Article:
Blackhawks find way to win epic Game 1 of Stanley Cup Final
BY MARK POTASH Twitter: @MarkPotash June 13, 2013 12:08PM
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Updated: June 13, 2013 10:05PM
There is still a long way to go in a series that already appears destined for seven long games, but Game 1 of the Stanley Cup Finals provided another insight into the beauty of the Blackhawks. Considered along with the Pittsburgh Penguins as the fastest, most-skilled team in the NHL, their trump card is often their unique ability to morph into any team they want.
They can hit. They can muck up the game. Their goaltender can turn white-hot in an instant. And they never run out of unsung heroes.
Rookie Brandon Saad and third-line center Dave Bolland each scored his first goal of the 2013 postseason at the most opportune time — Saad when the Hawks were down 2-0 and Bolland after they trailed 3-1. Defenseman Johnny Oduya tied the game and Andrew Shaw won it with a deflection of a deflection by Bolland of a shot by Michal Rozsival. In fact, Marian Hossa, who fed Saad for his first career postseason goal, is the only name player on the scoresheet for the Blackhawks. Marcus Kruger and Michael Frolik had the other points for the Hawks in their 4-3 triple-overtime victory.
Asked what he learned about his team’s mental toughness as the 112 minute marathon, Patrick Sharp said, ‘‘Nothing that we didn’t know all season long. We’ve got a team that any night somebody can be the hero and be the star. We’ve had plenty of situations where we’ve batteled back late in games. We’d like to think we’re prepared [for anything].’’
Almost miraculously — if the Hawks should have won this game once after regulation, the Bruins should have won if four or five times — the Hawks found a way to win using their less-vaunted resilience (and their on-again/off-again friend, the goal post) than their more-vaunted speed. They hit with almost reckless abandon at the outset — giving up the first goal of the game when Niklas Hjalmarsson went for the check and not the puck, only to have David Krejci avoid most of the impact and slip the puck to Nathan Horton, whose nifty touch pass set up Milan Lucic for a one-timer that beat Corey Crawford and quieted a United Center crowd that was still buzzing from the National Anthem.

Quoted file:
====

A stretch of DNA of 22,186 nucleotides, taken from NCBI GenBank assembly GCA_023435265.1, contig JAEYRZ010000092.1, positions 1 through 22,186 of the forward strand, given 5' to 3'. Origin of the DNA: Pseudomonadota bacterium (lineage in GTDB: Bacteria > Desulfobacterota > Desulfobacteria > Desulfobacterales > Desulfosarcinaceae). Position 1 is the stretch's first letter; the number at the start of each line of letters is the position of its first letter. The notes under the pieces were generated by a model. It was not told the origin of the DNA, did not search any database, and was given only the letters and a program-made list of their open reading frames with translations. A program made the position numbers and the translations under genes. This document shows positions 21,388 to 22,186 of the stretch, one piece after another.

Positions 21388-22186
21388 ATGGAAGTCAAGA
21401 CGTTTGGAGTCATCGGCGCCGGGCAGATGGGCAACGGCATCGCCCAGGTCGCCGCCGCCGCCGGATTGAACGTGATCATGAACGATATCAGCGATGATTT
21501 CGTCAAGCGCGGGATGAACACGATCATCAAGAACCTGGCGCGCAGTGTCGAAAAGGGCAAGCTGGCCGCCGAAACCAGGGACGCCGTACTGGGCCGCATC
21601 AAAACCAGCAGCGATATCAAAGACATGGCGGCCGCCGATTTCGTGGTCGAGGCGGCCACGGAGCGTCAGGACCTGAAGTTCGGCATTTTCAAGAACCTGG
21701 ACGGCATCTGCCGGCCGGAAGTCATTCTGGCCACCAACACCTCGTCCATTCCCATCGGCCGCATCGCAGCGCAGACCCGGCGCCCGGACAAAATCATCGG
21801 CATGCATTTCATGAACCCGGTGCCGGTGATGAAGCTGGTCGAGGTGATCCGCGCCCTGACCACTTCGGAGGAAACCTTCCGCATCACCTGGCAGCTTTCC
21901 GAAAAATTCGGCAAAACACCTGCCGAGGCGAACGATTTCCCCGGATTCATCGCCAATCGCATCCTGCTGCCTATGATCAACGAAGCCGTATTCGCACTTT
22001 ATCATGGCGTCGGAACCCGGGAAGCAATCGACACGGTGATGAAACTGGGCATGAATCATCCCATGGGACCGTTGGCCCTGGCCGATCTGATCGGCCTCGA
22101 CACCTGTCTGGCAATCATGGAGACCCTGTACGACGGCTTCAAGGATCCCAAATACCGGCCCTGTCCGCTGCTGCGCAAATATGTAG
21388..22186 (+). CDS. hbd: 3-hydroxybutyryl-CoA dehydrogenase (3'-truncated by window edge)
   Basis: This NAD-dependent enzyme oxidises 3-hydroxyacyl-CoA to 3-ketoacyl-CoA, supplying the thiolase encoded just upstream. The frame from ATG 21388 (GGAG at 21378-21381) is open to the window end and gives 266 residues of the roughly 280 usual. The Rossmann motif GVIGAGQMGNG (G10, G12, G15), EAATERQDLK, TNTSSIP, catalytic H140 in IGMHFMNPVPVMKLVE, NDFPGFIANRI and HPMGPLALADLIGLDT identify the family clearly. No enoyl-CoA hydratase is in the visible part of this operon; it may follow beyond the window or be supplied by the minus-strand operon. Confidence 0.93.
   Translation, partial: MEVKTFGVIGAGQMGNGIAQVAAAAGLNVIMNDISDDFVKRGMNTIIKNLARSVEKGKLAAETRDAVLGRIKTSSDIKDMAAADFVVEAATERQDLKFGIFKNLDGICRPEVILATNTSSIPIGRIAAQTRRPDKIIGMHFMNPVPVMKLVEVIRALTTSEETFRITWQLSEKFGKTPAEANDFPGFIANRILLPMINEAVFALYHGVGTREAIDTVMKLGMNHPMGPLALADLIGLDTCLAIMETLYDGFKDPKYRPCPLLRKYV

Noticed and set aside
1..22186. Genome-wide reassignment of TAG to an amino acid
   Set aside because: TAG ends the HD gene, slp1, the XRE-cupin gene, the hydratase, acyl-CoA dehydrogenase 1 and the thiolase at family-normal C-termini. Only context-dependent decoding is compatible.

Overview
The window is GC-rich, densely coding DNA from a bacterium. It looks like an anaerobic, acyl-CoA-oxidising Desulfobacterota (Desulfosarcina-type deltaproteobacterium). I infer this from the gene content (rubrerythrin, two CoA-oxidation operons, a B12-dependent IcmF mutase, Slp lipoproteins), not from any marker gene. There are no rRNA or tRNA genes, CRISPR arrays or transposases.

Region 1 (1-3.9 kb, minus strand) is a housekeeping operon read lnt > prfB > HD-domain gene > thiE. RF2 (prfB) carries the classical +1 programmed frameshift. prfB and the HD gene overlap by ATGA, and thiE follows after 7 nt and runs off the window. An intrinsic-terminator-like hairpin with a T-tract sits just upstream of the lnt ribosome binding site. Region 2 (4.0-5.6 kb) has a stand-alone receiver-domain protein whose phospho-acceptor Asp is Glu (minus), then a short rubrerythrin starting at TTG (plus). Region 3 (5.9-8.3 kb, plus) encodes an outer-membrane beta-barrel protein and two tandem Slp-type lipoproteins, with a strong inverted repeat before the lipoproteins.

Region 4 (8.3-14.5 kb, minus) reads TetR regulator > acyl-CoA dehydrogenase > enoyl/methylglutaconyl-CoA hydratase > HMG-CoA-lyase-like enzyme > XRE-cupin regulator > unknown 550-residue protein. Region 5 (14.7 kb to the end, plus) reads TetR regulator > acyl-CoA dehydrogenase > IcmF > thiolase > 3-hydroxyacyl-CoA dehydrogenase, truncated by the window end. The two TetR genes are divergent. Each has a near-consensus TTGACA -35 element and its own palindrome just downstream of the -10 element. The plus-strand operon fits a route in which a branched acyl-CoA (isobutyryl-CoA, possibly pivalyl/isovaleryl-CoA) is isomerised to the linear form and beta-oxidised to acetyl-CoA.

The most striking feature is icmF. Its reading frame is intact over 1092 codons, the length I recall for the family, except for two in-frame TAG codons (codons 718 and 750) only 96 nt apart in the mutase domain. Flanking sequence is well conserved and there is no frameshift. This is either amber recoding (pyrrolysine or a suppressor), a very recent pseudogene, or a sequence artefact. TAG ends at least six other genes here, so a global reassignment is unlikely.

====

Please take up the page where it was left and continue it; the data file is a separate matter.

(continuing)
In the end, they won because Crawford made more plays and had more luck than Rask. As Sharp pointed out, the time for Crawford to provide ‘‘statement’’ games is long past. ‘‘I don’t think he needs to make any more statements as far as being a No. 1 guy and a great player,’’ he said. But in Game 1, Crawford took it to another level of clutch-ness — again showing a knack for being one shot better than the hottest goalies in the playoffs — he outplayed Jonathan Quick throughout the Western Conference final and he looked more like the red-hot Tuuka Rask than Rask on Wednesday night.
‘‘Crow was great. He kept us in there,’’ Blackhawks coach Joel Quenneville said. ‘‘He made several all-alone plays and saves. Had some off-man breaks, some dangerous looks. He was great.’’
Crawford’s excellence can’t be mentioned without adding that he had a tremendous amount of help and good fortune in this one. That’s how you win after falling behind by two goals twice in a Stanley Cup Final game.
‘‘We’ve been like that all year. Didn’t really matter,’’ Crawford said. ‘‘Whatever happens we seem to play the same way and play with confidence and not play on our heels. We did that again [in Game 1]. Just kept playing hard and believed that we would tie it up.’’
The Stanley Cup playoffs are a taxing grind that tests teams even when things are going their best. For both the Hawks and Bruins, Game 1 was a new challenge — nearly two full games in one on the biggest stage in the game, with so much on the line. It will be remembered and referred to for a long time, moreso in Chicago than Boston, though.
‘‘I think [the challenge] was more mental than anything,’’ Sharp said after the game — early Thursday morning as it was. ‘‘Once the game starts you’re tired, beat up and sore after your shifts. But mentally you’re not really prepared to play six periods in a row. I thought both sides stayed focused. I looked across and saw the Bruins ready to go as well. We could still be playing that game.’’
Before the series started, Hawks captain Jonathan Toews expected a close series that would be determined by ‘‘which team wanted it more.’’ In Game 1 it was clear that each team wanted it as much as the other. The difference will be even more intangible than Toews expects. However undefinable that is, though, right now it looks like the Hawks have it — or will find it if they don’t.